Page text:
* If Apache or another web server like IIS is already running on the target system, you will need to disable it. For Apache, look for xampp_stop.exe, usually in C:\xampp, and run it. If Apache, MySQL or other modules are running as Windows services, it would probably be best to deactivate the services.

* Since the configuration files are (probably) full of drive letters, and portable drives are assigned drive letters dynamically, we need to remove the drive letters from the configuration files: Remove all occurrences of the source drive letter (usually C:) in the following configuration files:
o \xampp\apache\conf\httpd.conf
o \xampp\apache\conf\extra\httpd-xampp.conf
o \xampp\apache\conf\extra\httpd-ssl.conf
o \xampp\apache\bin\php.ini
o \xampp\mysql\bin\my.cnf
o Any other configuration files you use. Look in the directories above.

* The lines in the configuration files will be changed, for example, from 'ServerRoot "C:/xampp/apache"' to 'ServerRoot "/xampp/apache"'.

* Caution: Be sure NOT to run \xampp\setup_xampp.bat. Otherwise the current drive letter of the application will be added to all the path names. This batch file is not meant for portable installations.

* Tip: If you don't see .cnf file endings in Microsoft Explorer, and the icon for "my", etc., looks like a small curved arrow, then Windows has associated the ending .cnf with NetMeeting, and you can't edit the file by double-clicking or right-clicking it. Run your favorite text editor (for example, Start > Run > Notepad) and open the file from within the editor or drag the file to the editor.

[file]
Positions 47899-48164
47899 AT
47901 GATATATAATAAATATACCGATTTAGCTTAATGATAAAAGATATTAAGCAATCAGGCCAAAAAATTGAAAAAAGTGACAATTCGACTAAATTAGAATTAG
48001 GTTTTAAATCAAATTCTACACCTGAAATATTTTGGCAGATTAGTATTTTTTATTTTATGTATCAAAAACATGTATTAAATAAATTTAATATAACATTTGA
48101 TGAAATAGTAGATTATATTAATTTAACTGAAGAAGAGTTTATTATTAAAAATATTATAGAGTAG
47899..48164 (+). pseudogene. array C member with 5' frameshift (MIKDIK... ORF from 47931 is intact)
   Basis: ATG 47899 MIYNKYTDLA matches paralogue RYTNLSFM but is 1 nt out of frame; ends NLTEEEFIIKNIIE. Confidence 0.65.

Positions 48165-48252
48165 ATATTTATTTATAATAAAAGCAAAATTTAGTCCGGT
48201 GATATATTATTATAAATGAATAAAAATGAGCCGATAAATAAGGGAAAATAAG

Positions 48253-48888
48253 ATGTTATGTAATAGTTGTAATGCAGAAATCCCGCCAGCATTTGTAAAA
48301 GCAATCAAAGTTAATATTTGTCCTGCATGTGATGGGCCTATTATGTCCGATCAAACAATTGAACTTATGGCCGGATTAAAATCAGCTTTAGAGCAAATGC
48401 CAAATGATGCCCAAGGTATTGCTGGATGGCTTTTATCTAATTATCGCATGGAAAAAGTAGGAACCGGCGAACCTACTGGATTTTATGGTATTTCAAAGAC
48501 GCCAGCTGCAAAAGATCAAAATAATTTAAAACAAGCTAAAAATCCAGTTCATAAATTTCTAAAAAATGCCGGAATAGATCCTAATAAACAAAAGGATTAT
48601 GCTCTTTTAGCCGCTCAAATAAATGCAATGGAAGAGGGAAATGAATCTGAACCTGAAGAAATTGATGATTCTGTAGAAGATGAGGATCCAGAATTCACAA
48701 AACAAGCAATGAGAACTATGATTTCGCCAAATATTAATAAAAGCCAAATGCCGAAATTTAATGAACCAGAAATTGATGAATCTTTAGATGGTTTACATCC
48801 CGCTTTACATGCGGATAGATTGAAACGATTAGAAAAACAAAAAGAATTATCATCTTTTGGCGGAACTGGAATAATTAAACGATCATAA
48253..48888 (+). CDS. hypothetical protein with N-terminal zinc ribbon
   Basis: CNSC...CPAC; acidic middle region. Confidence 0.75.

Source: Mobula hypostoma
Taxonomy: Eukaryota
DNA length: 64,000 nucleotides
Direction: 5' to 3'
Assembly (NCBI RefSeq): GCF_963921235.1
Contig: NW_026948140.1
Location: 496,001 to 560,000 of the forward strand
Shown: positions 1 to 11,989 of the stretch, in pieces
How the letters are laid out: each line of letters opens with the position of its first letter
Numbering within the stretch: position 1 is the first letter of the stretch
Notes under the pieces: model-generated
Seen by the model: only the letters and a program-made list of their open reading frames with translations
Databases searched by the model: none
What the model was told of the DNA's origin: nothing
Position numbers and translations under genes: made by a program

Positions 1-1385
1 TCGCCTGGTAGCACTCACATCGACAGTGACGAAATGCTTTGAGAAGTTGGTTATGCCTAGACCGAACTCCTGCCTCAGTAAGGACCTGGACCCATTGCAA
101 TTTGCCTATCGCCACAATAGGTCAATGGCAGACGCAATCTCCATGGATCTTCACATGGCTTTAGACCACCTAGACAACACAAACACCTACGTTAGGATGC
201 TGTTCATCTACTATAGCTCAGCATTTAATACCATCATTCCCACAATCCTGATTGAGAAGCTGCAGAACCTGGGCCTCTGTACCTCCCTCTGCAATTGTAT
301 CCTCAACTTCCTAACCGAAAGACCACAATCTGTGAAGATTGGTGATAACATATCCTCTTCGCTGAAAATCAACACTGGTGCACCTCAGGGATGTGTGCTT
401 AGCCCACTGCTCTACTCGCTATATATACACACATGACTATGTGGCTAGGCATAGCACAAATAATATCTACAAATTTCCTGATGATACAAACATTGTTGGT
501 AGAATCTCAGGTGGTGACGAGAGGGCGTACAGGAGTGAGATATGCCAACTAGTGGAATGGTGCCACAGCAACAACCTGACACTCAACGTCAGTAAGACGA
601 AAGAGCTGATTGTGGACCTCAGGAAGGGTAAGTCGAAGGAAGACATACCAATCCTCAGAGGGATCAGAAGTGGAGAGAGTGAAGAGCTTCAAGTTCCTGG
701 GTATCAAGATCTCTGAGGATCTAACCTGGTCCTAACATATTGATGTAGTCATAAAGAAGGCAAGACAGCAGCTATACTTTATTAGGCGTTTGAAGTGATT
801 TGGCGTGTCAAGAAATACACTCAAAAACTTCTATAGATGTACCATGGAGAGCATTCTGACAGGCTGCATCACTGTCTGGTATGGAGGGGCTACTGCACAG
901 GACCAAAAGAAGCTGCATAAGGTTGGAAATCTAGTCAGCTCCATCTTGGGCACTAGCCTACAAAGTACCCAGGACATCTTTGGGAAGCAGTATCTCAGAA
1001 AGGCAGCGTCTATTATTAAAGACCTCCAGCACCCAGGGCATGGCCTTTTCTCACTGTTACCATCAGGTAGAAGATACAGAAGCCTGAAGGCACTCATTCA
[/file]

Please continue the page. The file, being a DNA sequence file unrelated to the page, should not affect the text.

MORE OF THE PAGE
* Optionally export your favorites/bookmarks from the source machine, rename the file to index.html, and put it in the root directory of the portable drive. The links to your web applications should have the form http://localhost/(application/) and don't need to be changed, but if you have links to HTML files that were on the hard drive, they will no longer work. You can consider changing them to the most likely drive letter, perhaps E:.

* Tip: A common conflict is Skype or another application listening on the same port as Apache, usually port 80. End the offending application or change the port Apache listens to (the Listen directive in \xampp\apache\conf\httpd.conf), or change the port the other application listens to. In Skype, for example, remove the checkmark next to "Tools > Options > Advanced > Connections > Use port 80 and 443 as alternatives for incoming connections", depending on your version of Skype.

* Optionally create a batch file named start.bat with the following contents, and put it in the root directory of the portable drive (this starts the XAMPP modules and then starts the bookmark file created above in the default browser):

cd \xampp\
start /min xampp_restart.exe
cd \
start index.html

* I created a second batch file called start2.bat with the following contents:

@echo off
cd \xampp\
start /min xampp_restart.exe
\PrcView\pv.exe -r1 -d1000 apache.exe > nul
\PrcView\pv.exe -r1 -d1000 mysqld.exe > nul
start http://localhost/workspace/heli/index.php

This batch file uses a free utility you can find at http://prcview.com to determine if Apache and MySQL are already running before starting a specific PHP application in the default browser (adapt to your situation). Be sure to include the PHP file in the last line (here "index.php") because otherwise some systems may display a missing parameter error.